Spotify appears to have defied the subscriber downturn seen by many tech firms, posting a 14 per cent jump in paying subscribers in its second-quarter results.
The streaming giant posted a 23 per cent boost in revenue to €2.9bn, defying analyst expectations.
Premium subscribers, which is still the majority of its revenue, rose to 188 million, one million ahead of Wall Street guidance.
Spotify CEO Daniel Ek said the firm are not seeing any change in users or subscriber outlook despite economic downturns.
Like other US giants, Spotify said it would proactively slowing its hiring headcount growth by 25 per cent. It said it would also look at marketing activity moving forward.
Commenting on why the move is happening alongside positive results, Ek told the earnings call: “Only the paranoid survive.”
Ek also said there was immense opportunity in the advertising space, especially by expanding the podcast and wider audio marketplace.
He said that the Spotify team has been focused on growing the monthly active user base, but now the focus will be focused on shifting these into paying customers.
Ek predicted there will be an acceleration in subscribers in a year’s time, but couldn’t predict how it would exactly get there.
Tech, Media & Telco analyst PP Foresight Paolo Pescatore told City A.M. the latest results reinforce its position as the market leader.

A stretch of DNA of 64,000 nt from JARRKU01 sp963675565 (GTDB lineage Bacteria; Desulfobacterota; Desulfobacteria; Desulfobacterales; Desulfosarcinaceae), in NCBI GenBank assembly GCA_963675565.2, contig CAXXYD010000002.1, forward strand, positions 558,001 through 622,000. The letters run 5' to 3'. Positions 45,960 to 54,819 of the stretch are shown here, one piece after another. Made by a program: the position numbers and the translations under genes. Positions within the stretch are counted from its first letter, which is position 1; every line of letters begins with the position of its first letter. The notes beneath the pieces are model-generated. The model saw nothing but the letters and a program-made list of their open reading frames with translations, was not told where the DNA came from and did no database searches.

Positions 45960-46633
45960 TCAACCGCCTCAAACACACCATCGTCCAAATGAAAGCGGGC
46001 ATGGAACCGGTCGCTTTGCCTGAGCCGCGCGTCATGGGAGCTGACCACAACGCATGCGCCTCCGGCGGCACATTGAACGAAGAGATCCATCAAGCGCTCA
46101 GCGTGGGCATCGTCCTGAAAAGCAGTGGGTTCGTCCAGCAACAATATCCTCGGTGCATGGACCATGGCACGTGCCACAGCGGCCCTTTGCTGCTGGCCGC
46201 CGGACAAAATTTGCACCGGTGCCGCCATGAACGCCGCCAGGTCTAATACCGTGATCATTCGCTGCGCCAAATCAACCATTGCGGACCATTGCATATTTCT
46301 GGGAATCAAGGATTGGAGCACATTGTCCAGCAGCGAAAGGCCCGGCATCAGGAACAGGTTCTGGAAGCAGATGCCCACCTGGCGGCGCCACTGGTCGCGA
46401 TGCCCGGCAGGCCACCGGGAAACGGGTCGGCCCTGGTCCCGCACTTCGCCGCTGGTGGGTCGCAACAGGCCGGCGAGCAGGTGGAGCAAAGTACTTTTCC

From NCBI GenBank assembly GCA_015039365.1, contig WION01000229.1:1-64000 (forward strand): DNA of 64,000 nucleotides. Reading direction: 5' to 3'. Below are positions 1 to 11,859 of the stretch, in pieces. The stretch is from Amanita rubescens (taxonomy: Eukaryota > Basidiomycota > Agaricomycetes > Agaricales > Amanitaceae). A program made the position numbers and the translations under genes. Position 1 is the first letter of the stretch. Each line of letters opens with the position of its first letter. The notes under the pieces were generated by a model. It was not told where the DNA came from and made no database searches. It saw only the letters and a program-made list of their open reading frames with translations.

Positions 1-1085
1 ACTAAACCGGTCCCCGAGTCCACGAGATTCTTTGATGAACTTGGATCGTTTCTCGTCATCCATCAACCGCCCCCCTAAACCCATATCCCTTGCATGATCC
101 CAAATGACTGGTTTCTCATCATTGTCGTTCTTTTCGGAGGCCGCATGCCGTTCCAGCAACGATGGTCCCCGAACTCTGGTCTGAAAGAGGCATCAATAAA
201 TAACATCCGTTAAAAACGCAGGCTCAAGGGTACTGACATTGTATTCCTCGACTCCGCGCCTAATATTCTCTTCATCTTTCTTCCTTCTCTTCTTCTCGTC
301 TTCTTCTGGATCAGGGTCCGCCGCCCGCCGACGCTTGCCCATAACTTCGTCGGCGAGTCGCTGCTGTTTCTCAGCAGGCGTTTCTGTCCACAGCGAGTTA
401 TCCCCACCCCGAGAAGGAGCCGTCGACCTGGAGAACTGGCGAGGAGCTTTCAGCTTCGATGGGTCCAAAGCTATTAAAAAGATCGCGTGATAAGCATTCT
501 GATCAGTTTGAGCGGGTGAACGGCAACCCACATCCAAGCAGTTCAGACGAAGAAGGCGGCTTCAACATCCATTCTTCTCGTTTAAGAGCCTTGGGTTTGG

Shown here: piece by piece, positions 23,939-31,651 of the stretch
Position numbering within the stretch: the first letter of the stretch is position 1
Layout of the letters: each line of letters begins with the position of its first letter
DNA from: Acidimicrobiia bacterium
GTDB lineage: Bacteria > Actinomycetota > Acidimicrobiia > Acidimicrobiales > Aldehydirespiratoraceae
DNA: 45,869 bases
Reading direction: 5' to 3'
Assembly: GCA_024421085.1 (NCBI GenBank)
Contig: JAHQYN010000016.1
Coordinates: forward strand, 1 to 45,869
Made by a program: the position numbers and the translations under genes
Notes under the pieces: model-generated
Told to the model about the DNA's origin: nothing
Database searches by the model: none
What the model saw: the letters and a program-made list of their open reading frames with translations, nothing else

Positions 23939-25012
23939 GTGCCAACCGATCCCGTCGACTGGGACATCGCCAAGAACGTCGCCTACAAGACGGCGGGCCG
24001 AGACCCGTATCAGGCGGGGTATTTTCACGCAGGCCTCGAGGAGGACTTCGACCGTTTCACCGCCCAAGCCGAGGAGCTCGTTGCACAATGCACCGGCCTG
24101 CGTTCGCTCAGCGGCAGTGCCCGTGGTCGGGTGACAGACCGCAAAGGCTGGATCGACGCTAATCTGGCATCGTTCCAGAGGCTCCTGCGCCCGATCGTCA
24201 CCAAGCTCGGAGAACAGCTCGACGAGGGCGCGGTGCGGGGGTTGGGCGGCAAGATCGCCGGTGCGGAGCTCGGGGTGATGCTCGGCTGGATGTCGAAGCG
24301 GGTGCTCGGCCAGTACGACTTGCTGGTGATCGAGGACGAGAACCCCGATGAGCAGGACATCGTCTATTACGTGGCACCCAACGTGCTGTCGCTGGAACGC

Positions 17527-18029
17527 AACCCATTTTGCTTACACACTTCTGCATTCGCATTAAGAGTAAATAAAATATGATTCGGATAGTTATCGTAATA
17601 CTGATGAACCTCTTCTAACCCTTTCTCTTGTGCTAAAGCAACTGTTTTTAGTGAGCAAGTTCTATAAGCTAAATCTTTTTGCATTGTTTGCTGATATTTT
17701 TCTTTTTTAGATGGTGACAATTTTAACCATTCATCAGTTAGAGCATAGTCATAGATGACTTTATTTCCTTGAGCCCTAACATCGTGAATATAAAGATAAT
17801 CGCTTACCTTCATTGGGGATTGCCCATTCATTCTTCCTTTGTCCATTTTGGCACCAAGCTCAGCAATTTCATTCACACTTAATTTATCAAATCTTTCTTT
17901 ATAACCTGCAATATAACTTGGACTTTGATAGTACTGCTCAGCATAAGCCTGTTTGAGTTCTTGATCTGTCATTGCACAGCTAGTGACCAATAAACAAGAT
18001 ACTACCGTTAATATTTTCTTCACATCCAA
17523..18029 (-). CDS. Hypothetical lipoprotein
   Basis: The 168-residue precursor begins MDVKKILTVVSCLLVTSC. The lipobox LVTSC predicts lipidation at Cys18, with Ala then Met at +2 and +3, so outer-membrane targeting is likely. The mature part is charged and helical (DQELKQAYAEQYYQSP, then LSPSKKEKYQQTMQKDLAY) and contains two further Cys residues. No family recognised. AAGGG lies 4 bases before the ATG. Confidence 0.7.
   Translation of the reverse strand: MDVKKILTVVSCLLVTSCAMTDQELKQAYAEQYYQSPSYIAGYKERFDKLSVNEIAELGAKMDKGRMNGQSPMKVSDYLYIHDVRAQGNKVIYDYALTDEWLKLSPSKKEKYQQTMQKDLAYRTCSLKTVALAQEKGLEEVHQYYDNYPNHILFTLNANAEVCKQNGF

“It was a reasonably good quarter against a backdrop of a challenging and uncertain political and economic environment.
This is encouraging and underlines the stickiness of music as a key service compared to others such as video. The latter has too many services chasing too few dollars.”
Earlier this year, investment bank Raymond James warned investors not to tar music streaming giants with the same brush as video streamers, like Netflix and Disney+.
Following the ongoing slump of Netflix subscribers, analyst Andrew Marok said: “So what we see in the competitive environment for streaming music is a lot more stable environment than you see, for instance, in streaming video, where content owners are increasingly taking ownership of their content, walling it off, going directly to consumers.”
Spotify shares are up six per cent in pre-market trading.